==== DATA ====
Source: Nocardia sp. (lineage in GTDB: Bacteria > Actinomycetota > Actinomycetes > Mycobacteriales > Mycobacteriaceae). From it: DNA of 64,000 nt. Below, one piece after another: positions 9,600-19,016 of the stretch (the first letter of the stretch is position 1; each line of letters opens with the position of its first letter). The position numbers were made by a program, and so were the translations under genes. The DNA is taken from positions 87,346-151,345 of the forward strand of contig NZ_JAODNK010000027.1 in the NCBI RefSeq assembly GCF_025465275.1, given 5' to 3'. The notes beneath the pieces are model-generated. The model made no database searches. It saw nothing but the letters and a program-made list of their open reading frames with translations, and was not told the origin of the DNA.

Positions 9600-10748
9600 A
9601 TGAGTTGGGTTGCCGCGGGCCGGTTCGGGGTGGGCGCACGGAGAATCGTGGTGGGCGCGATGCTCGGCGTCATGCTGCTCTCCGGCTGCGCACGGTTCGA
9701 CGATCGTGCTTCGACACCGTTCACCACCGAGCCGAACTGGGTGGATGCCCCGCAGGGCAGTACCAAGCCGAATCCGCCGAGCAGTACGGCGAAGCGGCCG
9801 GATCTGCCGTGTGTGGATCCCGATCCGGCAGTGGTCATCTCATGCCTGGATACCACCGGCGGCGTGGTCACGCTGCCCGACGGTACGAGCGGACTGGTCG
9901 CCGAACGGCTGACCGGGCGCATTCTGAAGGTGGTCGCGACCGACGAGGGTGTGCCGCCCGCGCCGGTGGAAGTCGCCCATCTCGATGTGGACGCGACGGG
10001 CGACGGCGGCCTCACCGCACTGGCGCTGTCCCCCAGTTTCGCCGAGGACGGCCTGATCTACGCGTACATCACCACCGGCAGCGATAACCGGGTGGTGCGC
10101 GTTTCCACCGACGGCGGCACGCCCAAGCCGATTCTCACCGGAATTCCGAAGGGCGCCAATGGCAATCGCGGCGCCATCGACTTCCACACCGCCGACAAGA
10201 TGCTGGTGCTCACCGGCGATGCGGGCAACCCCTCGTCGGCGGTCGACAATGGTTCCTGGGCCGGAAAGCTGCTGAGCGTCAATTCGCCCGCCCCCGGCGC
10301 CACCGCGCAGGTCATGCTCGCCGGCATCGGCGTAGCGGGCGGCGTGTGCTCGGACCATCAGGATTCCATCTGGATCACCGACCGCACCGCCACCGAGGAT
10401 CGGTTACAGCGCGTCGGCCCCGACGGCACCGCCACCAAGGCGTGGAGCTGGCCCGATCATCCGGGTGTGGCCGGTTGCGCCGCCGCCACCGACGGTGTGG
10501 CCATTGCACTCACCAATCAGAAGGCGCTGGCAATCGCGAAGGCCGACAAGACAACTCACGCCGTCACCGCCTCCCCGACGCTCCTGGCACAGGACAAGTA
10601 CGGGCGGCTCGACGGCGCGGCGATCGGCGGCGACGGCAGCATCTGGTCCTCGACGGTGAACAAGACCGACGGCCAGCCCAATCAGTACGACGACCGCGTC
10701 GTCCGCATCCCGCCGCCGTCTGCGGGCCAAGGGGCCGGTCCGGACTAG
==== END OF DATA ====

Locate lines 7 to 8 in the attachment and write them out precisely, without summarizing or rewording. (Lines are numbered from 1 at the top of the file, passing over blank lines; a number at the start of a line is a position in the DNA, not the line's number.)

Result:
9901 CCGAACGGCTGACCGGGCGCATTCTGAAGGTGGTCGCGACCGACGAGGGTGTGCCGCCCGCGCCGGTGGAAGTCGCCCATCTCGATGTGGACGCGACGGG
10001 CGACGGCGGCCTCACCGCACTGGCGCTGTCCCCCAGTTTCGCCGAGGACGGCCTGATCTACGCGTACATCACCACCGGCAGCGATAACCGGGTGGTGCGC